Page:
adopted by the Fathers of the Republic . . . was gross, crude, idealistic, a bit fanciful and transcendental. It specified the rights of a citizen, but it said nothing whatever about his duties. Since then, by the orderly processes of legislative science and by the even more subtle and beautiful devices of juridic art, it has been kneaded and mellowed into a far greater pliability and reasonableness. On the one hand, the citizen still retains the great privilege of membership in the most superb free nation ever witnessed on this earth. On the other hand, as a result of countless shrewd enactments and sagacious decisions, his natural lusts and appetites are held in laudable check, and he is thus kept in order and decorum. . . . Once a policeman, he is protected by the legislative and judicial arms in the peculiar rights and prerogatives that go with his high office, including especially the right to jug the laity at his will, to sweat and mug them, to subject them to the third degree, and to subdue their resistance by beating out their brains. Those who are unaware of this are simply ignorant of the basic principles of American jurisprudence, as they have been exposed times without number by the courts of first instance and ratified in lofty terms by the Supreme Court of the United States.12
Mencken’s devoted services to civil liberty, his opposition to censorship as editor of the American Mercury, are too well-known to need repeating here. But less known is Mencken’s searching dissection of the myth of Mr. Justice Holmes as, in his dissenting opinions, a great civil libertarian. Mencken keenly pointed out that “it is impossible to see how . . . [Holmes’ opinions] can conceivably promote liberty.” It was misleading to consider Holmes an advocate of the rights of man; rather,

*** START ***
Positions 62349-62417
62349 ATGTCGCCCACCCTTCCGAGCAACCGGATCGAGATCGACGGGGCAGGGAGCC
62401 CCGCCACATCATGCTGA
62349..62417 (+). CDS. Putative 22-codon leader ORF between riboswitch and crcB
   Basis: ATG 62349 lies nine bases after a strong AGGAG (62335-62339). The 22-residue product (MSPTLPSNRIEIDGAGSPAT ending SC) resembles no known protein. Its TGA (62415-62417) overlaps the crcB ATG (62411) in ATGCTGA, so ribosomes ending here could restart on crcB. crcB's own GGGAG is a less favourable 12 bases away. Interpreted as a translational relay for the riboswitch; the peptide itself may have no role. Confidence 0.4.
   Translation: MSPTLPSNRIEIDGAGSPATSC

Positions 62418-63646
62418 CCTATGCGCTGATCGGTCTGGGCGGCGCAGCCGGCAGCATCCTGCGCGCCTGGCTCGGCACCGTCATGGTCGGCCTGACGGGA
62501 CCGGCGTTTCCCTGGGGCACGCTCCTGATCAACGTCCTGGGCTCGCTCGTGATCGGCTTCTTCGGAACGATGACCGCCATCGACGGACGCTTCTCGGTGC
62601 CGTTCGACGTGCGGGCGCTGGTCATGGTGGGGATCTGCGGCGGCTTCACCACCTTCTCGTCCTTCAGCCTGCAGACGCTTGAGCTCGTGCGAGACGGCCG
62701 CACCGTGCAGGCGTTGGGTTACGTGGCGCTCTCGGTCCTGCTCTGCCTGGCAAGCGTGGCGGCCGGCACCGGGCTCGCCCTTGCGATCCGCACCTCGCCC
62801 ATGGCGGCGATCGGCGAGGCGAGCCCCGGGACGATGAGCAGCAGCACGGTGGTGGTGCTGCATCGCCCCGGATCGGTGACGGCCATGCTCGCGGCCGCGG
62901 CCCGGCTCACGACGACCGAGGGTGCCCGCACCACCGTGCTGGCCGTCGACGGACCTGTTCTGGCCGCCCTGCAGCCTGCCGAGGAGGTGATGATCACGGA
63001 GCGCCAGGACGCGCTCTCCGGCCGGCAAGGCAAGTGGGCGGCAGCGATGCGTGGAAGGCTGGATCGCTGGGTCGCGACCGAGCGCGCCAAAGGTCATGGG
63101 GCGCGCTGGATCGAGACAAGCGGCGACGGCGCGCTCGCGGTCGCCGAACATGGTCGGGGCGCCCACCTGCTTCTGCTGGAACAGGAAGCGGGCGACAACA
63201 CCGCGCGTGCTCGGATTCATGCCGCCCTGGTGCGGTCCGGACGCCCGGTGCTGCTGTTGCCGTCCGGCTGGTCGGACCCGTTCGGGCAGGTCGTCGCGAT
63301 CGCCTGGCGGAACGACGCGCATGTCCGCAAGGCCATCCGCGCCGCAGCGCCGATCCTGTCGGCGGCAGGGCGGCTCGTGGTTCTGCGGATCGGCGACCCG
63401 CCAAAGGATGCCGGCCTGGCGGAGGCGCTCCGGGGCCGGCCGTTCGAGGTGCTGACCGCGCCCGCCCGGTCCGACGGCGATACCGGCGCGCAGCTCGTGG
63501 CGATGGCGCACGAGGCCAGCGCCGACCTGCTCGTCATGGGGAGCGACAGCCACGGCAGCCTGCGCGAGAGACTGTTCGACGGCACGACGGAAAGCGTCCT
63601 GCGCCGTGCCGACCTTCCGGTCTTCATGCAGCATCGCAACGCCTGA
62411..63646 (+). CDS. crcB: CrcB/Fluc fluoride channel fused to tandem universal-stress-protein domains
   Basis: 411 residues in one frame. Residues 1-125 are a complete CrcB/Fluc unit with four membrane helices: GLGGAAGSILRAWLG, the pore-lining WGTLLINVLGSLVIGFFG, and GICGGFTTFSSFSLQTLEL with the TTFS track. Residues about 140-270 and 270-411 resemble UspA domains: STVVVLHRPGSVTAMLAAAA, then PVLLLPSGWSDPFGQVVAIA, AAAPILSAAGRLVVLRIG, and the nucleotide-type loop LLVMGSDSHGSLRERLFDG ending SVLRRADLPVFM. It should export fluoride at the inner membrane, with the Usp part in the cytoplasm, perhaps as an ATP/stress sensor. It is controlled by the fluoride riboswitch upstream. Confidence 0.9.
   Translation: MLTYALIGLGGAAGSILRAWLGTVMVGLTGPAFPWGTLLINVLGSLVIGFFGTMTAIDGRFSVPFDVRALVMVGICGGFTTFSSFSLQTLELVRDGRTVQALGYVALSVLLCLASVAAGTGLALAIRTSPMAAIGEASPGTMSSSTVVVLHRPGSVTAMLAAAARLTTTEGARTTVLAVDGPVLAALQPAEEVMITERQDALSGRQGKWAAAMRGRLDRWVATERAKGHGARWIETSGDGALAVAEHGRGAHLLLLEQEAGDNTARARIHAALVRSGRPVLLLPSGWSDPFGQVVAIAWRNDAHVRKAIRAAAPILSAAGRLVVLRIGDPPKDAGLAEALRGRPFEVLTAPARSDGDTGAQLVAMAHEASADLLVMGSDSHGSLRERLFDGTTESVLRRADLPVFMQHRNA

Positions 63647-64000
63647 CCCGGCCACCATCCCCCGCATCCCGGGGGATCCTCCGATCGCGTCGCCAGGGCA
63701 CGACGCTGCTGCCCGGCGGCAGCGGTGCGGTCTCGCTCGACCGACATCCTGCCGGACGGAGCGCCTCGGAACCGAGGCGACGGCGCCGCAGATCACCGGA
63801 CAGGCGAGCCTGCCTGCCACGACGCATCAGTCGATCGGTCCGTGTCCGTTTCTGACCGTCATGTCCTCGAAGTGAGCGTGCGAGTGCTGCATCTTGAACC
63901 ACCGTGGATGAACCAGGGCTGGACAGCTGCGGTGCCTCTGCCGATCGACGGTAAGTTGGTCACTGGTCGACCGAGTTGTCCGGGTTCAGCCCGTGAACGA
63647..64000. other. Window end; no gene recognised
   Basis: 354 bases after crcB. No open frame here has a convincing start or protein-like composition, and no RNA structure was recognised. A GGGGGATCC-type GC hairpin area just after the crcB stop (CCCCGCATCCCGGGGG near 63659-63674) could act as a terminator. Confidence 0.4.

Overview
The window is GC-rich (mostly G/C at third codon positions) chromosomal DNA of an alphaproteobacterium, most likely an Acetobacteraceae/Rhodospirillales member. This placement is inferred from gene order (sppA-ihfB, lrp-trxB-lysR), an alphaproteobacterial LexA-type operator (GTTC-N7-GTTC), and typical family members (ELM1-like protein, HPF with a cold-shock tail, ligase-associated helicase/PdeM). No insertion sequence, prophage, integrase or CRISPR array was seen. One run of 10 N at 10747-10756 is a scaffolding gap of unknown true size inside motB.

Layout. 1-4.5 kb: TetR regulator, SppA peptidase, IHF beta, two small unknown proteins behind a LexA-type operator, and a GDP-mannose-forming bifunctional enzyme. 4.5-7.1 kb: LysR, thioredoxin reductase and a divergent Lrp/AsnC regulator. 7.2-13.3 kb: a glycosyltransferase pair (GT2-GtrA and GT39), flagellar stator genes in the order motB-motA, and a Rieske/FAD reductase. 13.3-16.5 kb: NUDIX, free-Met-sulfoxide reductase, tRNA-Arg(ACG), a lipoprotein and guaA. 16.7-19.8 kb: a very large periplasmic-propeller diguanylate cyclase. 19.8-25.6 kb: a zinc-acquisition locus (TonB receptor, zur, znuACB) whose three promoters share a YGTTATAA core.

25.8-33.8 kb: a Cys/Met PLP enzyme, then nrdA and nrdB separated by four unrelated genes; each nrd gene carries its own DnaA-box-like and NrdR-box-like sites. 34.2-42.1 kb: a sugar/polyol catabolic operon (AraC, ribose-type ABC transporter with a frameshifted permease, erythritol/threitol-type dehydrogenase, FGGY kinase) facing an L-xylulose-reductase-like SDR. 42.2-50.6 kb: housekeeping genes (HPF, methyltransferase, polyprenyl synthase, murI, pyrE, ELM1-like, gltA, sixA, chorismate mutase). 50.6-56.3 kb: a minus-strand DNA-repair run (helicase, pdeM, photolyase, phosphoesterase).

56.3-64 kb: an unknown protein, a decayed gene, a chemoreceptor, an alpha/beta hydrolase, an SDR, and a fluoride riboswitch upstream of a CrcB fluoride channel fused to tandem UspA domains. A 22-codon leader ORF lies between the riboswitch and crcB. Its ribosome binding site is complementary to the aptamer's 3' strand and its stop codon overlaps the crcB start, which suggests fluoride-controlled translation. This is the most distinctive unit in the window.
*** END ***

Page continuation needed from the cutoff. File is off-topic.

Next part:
he was actually no more than an advocate of the rights of law-makers. There, indeed, is the clue to his whole jurisprudence. He believed that the law-making bodies should be free to experiment almost ad libitum, that the courts should not call a halt upon them until they clearly passed the uttermost bounds of reason, that everything should be sacrificed to their autonomy, including, apparently, even the Bill of Rights. If this is Liberalism, then all I can say is that Liberalism is not what it was when I was young.13
Mencken had no particular interest in economic matters, but he saw clearly that capitalism, the consequent of individual liberty in the economic sphere, was the most productive and rational economic system. He bitterly opposed the New Deal for being anti-capitalist as well as anti-libertarian. Of capitalism, Mencken wrote:
We owe to it almost everything that passes under the general name of civilization today. The extraordinary progress of the world since the Middle Ages has not been due to the mere expenditure of human energy, nor even to the flights of human genius, for men have worked hard since the remotest times, and some of them had been of surpassing intellect. No, it has been due to the accumulation of capital. That accumulation . . . provided the machinery that gradually diminished human drudgery, and liberated the spirit of the worker, who had formerly been almost indistinguishable from a mule.14